Up to a point at least.

What few seem to understand is that wires rarely if ever only are exposed to the intended signals in a controlled environment in which they are simply tested in loopback.

OF COURSE, all the interesting stuff that happens in real world systems at least on first and second order effects (which cover IME most of the audible differences claimed) are easily understood by anyone who passed EE101, as Ohm, Kirchoff, Thévenin, Farraday and Lentz (plus the others thought there) generally cover it, but only if we take the full spectrum of issues in REAL systems into account.

If we do not account for the real problems in real systems it is easy to com e to the conclusion that wires cannot make differences, while if the basic electronic circuit theory is understood it is absolutely clear that differences in wire MUST make observable changes in the system under test/investigation.

Quote:
Originally Posted by Soundminded View Post
Wild theories about how and why some wires cause sound systems to appear to perform differently are never backed up with cold hard facts or proof.
The problem is that those who should know and understand (e.g. those who have passed EE101 and beyond) generally in wilful disbelief and supposed scepticism and deliberately ignore the very basic and simple issues at hand and generally try to talk them away so those who remain rarely actually understand.

Further, many such claims may be deliberately misleading. For example, I know precisely why certain types of mains cables make a measurable and audible difference and I have it on good authority that the cables designer knows the same things, however you will not find anything about this in the marketing material for these cables...

Quote:
Originally Posted by Soundminded View Post
Another thing about wire is that its electrical function is clearly defined. It is intended to connect two circuit nodes with as little change to voltage and current waveforms between them as possible.
This is a very simplified view. It is true only on a highly abstract level. In reality cables end up doing more than this, as they rarely if ever only deal with intended signals.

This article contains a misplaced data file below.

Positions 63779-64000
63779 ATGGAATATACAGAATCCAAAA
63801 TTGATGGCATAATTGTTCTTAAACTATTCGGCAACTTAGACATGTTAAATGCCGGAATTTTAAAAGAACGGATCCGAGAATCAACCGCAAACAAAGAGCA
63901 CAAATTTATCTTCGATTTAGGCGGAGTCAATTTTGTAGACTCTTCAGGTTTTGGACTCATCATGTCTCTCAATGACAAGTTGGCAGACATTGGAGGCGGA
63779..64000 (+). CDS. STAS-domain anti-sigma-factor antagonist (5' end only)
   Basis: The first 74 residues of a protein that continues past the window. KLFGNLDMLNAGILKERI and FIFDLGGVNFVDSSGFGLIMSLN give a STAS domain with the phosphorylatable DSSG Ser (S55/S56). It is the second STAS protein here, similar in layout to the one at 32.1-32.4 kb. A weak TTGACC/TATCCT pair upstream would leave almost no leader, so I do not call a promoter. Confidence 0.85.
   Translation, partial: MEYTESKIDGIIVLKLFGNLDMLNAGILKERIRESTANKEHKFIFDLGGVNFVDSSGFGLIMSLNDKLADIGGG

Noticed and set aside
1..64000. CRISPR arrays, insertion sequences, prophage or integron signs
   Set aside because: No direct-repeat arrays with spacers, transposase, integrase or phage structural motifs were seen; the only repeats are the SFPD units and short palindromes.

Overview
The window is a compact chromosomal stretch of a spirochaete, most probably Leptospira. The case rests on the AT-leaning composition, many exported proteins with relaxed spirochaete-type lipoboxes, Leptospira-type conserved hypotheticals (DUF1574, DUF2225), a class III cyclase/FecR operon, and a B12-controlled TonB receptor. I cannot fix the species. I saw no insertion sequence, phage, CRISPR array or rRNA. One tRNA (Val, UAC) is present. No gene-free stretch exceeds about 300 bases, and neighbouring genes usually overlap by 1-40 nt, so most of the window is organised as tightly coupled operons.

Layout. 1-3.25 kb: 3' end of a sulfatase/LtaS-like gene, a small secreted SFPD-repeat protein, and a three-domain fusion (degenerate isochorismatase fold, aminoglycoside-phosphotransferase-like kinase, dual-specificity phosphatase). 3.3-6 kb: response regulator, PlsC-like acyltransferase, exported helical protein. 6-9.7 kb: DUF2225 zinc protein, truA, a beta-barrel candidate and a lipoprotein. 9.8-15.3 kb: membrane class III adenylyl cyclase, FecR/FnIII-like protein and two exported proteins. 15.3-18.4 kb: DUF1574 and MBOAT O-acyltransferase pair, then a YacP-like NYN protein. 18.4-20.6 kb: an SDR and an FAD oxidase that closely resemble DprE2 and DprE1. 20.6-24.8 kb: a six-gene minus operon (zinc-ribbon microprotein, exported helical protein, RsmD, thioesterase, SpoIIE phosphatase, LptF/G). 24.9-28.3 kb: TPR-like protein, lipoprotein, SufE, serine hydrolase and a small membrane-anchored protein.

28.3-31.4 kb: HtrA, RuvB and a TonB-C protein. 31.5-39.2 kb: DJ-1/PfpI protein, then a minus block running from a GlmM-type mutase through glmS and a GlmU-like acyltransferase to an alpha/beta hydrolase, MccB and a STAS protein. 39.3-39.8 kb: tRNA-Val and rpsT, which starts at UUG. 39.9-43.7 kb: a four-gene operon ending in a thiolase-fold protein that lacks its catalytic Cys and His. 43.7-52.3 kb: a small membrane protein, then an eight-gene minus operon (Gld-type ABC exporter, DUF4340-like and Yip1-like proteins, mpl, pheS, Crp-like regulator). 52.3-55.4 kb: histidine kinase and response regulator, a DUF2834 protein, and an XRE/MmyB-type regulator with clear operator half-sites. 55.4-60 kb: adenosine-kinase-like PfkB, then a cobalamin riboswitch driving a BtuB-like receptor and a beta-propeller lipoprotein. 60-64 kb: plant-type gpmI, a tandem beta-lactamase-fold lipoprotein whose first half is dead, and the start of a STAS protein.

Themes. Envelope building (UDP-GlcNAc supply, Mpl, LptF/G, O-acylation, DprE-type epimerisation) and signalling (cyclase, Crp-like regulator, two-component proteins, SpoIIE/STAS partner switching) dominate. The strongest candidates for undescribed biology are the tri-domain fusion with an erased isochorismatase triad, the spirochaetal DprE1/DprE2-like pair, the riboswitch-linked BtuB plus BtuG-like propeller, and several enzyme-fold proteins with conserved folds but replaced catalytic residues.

I would suggest that the real definition for cables interconnecting multiple independent devices requires more than what is stated.

They also need to make sure that any possible sources of interference (be they circulating ground currents, RFI injected due to the aerial action of the various loops in the system and so on) have a minimised effect on the signal.

A cable that fulfils your definition can still easily fail mine, unless your statement was intended taking into account all unintended but present sources of interference. And when we do this, throw connectors into the mix as well something apparently very simple can become very interesting.

Ciao T
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Old 24th July 2011, 01:47 PM   #25
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Hi,

Quote:
Originally Posted by erin View Post
Speakon connectors suffer from oxidisation like any other connector.
Yes, the surface is silver. However the rotary action of making contact if repeated a few times makes the connections self cleaning. In road use Speakons plastic construction may be a little unreliable, however in home use this is not much of an issue.

Quote:
Originally Posted by erin View Post
Speakon is convienient, but I prefer screw terminals to speakon connectors.
Different strokes for different blokes. I see it the opposite way...

Quote:
Originally Posted by erin View Post
Anyone who is really pedantic about the whole connector issue should just solder their wires direct from amplifier PCB to the speaker crossover, and from CD player, DAC etc. direct to amp PCB. Looks like garbage, but surely, no one would argue, it will sound better.
It is very inconvenient.